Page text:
Sunday, April 13, 2014

Pretty good ending to Diaco's first spring camp at UConn

Bob Daco certainly knows how to talk the talk and talk and talk and talk.

Ask him how's everything going and you might not get a second question in if you have somewhere to go in 30 minutes time. He's said all the right things this spring about changing the culture but there's much more to having a winning team than painting some walls and checking the Vitamin D levels of the players.

So when the offense was forced to punt on six of the seven possessions in the first half of yesterday's spring game, it was impossible not to hear the grumblings of some of the estimated 6,500 fans who made their way into Rentschler Field.

But at game's end I think there were far more positives than negatives.

First, let me start off by saying that reading too much into spring games is a risky proposition since every time the defense looks good that means that the offense helped that to occur or vice versa and the defense should be prepared since it had 14 practices working against the offense so they can recognize formations and know all the plays before they even happen.

Still, I will proceed.

Nothing was better than the weather. You just won't find a better day for football than what we had yesterday and just as importantly, I did not see any significant injuries suffered by any of the players.

As for the on the field stuff, one of the biggest questions surrounded the defensive line. With UConn shifting to a 3-4 scheme, Angelo Pruitt and Julian Campenni have already proven that they are effective and productive players but the performance of B.J. McBryde was an eye opener. At 6-foot-5 and 304 pounds he fits exactly what Diaco wants in a 3-4 defensive end. He knocked down two passes at the line and two of his four tackles were behind the line of scrimmage. Pruitt also had two TFLs and all four sacks were recorded from defensive linemen.

"You think about Angelo, he is one of the older players and he has reps under his belt and played the games, he is playing the whole time playing a different position, grinding it out and being animated, one of more animated down the stretch too that was nice," Diaco said.

Diaco was also happy with what he saw from McBryde.

."Another mature, older player, totally bought in and there are a lot of guys like him that they have been through so much, not necessarily unique to UConn but they have been through so much to be whole hearted, wide open and 'give it to me, teach me coach.' He has been a real stellar teammate."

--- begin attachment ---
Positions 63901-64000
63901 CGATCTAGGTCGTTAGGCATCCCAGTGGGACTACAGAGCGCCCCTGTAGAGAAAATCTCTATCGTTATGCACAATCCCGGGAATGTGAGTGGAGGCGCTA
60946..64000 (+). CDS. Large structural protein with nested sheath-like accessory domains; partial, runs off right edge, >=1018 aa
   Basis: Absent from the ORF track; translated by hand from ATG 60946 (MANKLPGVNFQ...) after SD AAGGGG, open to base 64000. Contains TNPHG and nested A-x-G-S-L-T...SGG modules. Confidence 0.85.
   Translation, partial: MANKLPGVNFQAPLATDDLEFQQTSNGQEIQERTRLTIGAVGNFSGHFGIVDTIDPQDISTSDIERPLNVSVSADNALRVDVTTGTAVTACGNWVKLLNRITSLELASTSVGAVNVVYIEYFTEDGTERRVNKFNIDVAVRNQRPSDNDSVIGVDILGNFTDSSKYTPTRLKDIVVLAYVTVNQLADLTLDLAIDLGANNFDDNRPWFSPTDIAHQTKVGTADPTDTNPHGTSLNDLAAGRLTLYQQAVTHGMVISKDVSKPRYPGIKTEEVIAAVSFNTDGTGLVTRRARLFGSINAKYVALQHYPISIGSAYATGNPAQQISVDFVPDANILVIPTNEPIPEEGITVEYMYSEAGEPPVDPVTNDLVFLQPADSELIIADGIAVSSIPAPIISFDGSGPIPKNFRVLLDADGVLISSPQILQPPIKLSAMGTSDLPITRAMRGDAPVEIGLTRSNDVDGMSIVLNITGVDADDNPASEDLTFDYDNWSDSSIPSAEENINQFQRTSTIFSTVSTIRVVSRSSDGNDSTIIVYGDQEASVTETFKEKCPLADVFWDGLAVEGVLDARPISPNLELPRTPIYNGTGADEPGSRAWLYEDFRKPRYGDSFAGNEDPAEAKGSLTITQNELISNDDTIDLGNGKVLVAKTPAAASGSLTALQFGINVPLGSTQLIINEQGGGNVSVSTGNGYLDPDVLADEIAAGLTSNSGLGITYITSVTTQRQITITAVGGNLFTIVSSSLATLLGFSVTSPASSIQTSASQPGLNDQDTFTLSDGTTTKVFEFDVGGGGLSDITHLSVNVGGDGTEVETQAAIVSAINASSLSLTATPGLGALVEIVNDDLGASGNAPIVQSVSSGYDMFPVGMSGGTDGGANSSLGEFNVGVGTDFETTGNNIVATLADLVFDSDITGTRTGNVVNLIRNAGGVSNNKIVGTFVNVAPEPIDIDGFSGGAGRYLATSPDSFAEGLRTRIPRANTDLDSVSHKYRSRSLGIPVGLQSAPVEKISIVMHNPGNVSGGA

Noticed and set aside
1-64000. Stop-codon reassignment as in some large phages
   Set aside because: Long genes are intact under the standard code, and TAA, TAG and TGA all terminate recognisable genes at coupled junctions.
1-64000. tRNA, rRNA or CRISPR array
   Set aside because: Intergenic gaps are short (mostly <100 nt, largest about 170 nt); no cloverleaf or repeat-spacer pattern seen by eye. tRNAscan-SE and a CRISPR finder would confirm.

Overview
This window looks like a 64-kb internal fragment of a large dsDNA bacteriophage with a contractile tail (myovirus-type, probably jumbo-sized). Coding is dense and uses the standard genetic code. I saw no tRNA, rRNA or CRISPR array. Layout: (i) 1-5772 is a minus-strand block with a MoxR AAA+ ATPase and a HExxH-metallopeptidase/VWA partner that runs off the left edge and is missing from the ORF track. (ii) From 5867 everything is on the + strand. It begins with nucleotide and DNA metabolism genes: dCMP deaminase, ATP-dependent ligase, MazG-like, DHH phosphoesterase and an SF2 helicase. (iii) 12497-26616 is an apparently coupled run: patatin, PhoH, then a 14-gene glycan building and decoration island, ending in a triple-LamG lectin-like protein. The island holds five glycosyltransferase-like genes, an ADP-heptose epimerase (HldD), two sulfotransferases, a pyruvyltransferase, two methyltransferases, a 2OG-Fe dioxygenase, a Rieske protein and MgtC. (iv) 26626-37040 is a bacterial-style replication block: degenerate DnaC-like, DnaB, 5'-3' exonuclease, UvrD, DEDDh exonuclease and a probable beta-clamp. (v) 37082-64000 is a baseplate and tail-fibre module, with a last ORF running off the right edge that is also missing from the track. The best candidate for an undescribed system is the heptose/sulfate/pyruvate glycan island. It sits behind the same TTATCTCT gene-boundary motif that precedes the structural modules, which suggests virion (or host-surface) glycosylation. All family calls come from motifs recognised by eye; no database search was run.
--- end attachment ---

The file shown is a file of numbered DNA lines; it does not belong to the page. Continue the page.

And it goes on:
Perhaps the best on the field aspect of the spring game is the unique scoring system resulted in the game's outcome not being decided until the final drive. The offense trailed by three points in the fourth quarter when Casey Cochran was unable to handle the snap on the potential game-tying field goal. With another chance to win the game, the defense came through with the game-clinching strip and fumble recovery after a short completion.

"It is always competitive and it is good to come out on top," safety Andrew Adams said. "There are definitely some bragging rights going into the summer."

Plenty of young receivers and tight ends got into the act. The leading receiver was redshirt freshman tight end Quinn Thompson (5 catches, 37 yards) and half of the 38 receptions went to receivers or tight ends who came into the program last year.

The three quarterbacks who got starts during the 2013 season had their moments. I thought it was interesting that it was primarily a two-quarterback deal as starter Cochran got five series and Chandler Whitmer four before Tim Boyle came into the game in the second quarter. Whitmer had the best stats and engineered the first scoring drive of the game but Boyle moved the team very well when he came in. Whitmer was pretty up front about how close he came to not returning to the team this season.

It wasn't all positive.

There were five straight 3-and-outs, too many bobbled passes and a couple of drops and the running game looked rather pedestrian with the exception of a couple of hard runs by Max DeLorenzo and some late bursts by Jazzmar Clax and Josh Marriner.

Now the team won't be on the field together for another few months but at least the players and coaches have gotten the chance to find out what makes the other group tick and that should help both the players and coaches moving forward. It hasn't been easy for the players, especially the older ones. The fifth-year seniors were recruited by Randy Edsall, coached by Paul Pasqualoni for two full seasons and the first four games of last year before T.J. Weist took over on an interim basis. Now it is Diaco calling the shots with a brand new staff with the exception of offensive line coach Mike Foley.

"He (Diaco) didn’t agree with the culture and he is doing what he wants to do and so far it is working out great for us," rising senior cornerback Byron Jones said.

"Five years (four) different head coaches, a lot of different position coaches but it is all part of the experience. In Division I football you have to understand that this type of stuff happens. The coaches are changing but your teammates are always the same and relationships are stronger now than ever before."


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